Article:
In Not Fade Away, we take a look at the legacy of some of the greatest albums of the past few decades – some iconic, some lesser known – as they celebrate significant anniversaries. Here, we focus on Billy Joel‘s 1983 tribute to his early influences, An Innocent Man.
Mid-life crisis or genius tribute to the ’50s and early ’60s? An Innocent Man is a little bit of both. In the early ’80s, Billy Joel was coming off of his Nylon Curtain album. A record that had a number of hits (“Allentown,” “Pressure,” “Goodnight Saigon”), it sold considerably less than his three prior smashes (The Stranger, 52nd Street and Glass Houses).
In the below interview, he says that he wanted to do an album completely different from Nylon Curtain – and also, he had gone through a divorce and was now dating a number of models, including Christie Brinkley (whom he would soon marry). A multi-platinum rock star and newly single guy, he now felt like a teenager all over again. He turned to the music of his teenage years for inspiration.
And that’s how doo-wop and Four Seasons-style pop music returned to the charts (and bum-rushed MTV) in 1983.
By the early ’80s, Motown Records’ biggest artists were Lionel Richie and Rick James, artists with long careers, but who had decidedly ’80s sounds. On An Innocent Man, Joel reminded the world of how much fun the label’s earlier records were: “Tell Her About It” was a thinly-veiled homage to the early Motown artists. The video paid tribute to The Ed Sullivan Show, the show which often gave American teens their only glimpses of their favorite rock and pop stars (a quaint and hard-to-digest concept to MTV’s audience, who at that point were used to a whole channel playing music videos all day long).
But it was “The Longest Time” that was the album’s most extraordinary accomplishment–as was getting the instrument-free, all-vocal song onto the pop charts. While the music video saw Joel and his backing band playing an a cappella group revisiting past glories at a high school reunion, Joel sang all of the parts on the studio version: other than his voice, all you hear are snaps. Today it may be the music of Broadway revivals and theme restaurants, but in its heyday it was bona-fide street music. No one at that time, or since then, has brought that music back to the mainstream as Joel had with this song.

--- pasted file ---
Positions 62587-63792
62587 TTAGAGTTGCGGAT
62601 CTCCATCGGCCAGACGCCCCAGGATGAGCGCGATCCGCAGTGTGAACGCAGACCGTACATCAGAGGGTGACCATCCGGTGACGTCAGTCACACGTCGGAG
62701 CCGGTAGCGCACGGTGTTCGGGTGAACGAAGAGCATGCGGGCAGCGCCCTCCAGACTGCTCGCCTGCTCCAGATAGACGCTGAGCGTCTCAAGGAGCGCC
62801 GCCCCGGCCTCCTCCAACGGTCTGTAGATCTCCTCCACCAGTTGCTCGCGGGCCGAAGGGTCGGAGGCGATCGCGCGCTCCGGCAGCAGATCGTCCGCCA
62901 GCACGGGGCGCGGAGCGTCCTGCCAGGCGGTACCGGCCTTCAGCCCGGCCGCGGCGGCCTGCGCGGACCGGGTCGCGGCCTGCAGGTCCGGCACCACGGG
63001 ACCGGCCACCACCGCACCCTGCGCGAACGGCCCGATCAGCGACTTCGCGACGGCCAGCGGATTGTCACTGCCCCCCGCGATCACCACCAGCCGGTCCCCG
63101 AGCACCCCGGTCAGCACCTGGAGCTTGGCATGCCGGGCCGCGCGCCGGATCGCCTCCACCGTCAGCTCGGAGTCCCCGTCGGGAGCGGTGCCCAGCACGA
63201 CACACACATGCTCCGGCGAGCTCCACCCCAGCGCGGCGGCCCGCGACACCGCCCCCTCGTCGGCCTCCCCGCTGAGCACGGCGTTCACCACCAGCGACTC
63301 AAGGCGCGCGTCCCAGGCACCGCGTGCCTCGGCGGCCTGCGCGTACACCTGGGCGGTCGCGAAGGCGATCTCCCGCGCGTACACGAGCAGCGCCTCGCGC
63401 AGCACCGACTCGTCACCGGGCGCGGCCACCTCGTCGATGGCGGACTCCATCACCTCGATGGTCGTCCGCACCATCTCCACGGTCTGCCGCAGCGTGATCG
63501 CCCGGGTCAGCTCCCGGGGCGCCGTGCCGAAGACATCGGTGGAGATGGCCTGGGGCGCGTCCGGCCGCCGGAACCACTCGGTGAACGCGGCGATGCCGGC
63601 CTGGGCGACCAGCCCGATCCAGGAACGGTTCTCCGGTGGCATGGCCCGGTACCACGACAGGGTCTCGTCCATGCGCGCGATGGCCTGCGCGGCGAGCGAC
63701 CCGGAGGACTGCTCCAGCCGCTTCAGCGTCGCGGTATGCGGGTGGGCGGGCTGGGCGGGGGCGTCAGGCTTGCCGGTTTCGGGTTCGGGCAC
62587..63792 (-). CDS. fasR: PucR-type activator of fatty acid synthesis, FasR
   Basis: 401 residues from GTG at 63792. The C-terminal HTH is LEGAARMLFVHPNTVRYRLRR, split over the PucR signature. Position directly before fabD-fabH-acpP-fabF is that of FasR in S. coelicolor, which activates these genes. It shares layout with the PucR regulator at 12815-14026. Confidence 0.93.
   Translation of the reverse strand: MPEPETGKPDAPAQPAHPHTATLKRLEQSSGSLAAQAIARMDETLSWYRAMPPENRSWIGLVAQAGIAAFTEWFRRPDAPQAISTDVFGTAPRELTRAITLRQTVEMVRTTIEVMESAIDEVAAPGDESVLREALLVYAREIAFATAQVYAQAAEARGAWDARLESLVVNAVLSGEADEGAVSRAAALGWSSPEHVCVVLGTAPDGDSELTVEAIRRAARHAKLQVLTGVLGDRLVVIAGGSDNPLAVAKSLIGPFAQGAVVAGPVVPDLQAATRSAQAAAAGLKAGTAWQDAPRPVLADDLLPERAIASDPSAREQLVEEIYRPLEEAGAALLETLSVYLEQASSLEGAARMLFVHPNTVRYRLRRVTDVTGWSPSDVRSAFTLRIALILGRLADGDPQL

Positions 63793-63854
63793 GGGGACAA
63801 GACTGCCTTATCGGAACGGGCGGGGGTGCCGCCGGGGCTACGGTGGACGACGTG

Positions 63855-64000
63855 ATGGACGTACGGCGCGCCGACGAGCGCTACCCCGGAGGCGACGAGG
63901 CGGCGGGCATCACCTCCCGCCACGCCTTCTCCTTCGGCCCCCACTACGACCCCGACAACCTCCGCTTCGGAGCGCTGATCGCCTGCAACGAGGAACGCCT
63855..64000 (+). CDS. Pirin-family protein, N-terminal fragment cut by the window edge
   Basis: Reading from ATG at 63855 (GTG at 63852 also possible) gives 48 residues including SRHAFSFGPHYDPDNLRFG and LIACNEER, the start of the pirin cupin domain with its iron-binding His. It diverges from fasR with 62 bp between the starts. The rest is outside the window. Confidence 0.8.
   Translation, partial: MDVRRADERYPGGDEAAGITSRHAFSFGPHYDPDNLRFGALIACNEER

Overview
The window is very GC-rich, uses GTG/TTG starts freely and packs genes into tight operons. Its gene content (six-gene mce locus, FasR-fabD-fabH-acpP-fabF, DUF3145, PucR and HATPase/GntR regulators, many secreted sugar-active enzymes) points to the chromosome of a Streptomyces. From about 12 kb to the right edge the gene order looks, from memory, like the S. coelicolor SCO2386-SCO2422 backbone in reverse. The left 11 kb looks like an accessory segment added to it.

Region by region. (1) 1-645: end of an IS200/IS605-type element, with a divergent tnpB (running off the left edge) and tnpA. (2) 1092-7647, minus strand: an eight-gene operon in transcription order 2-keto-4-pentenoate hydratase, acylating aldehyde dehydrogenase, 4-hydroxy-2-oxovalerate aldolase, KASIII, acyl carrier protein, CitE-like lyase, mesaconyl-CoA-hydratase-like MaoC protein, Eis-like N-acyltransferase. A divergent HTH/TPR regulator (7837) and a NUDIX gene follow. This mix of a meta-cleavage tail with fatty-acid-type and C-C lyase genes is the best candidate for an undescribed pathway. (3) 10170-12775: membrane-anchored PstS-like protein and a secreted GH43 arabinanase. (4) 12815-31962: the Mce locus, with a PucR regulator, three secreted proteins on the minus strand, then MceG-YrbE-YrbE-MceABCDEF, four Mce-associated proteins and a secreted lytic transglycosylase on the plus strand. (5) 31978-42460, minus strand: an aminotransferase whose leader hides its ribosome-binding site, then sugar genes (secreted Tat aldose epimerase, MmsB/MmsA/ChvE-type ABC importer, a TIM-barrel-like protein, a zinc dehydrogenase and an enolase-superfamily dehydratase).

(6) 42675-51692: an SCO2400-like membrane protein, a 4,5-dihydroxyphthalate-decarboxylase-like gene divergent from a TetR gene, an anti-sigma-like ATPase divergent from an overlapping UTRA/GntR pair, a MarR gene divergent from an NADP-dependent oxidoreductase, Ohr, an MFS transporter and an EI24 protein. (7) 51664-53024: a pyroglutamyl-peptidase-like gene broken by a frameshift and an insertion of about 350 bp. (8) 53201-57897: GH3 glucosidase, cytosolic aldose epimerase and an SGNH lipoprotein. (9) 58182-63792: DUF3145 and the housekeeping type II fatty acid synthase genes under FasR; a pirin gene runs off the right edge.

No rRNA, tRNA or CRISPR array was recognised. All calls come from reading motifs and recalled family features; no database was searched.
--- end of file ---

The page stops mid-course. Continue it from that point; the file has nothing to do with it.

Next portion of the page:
“Uptown Girl” was such an over-the-top tribute to Frankie Valli & the Four Seasons that Valli would have been excused for thinking it was one of his outtakes. These days, the Four Seasons’ music, of course, lives on on Broadway’s Jersey Boys. But in ’83, this song carried the torch for their jubilant brand of team-vocal pop. In the video, Joel casts himself as an auto mechanic, something Bruce Springsteen would later do in his “I’m On Fire” video. But Billy had a hell of a lot more fun at his gas station, leading his fellow mechanics/backing singers in dance moves around Christie Brinkley, who shows up in a limo.
And, of course, Brinkley figured heavily into the album. The title track, which sounds more like Billy Joel’s earlier material than the rest of the album, was a plea to an unnamed woman to put her trust in him after a failed relationship. You can figure that that one was about Brinkley, but you didn’t really need to do much guesswork on the piano workout “Christie Lee,” a humorous story of a woman who fell in love with a saxophone (as opposed to the guy playing it).
Ah, and the video for the horn-driven “Keeping The Faith,” in which Joel is, for some reason, on trial. Is he “keeping the faith” or is he “an innocent man”? Um, what? Still, it was another fun throwback, albeit one where he sings, “The good old days weren’t always good and tomorrow ain’t as bad as it seems.” He loved the music of the era, but didn’t have rose-colored glasses on when he looked back.
An Innocent Man brought Joel back to multi-platinum status, and also won him Brinkley, whom he married in 1985. And while neither lasted — Joel had just three more albums left in him, and his marriage with Brinkley ended in a divorce (although the two have a daughter, Alexa Ray Joel) — the album has gone on to be one of Joel’s best sellers, and holds up to the rest of his enviable catalog.
– Brian Ives, Radio.com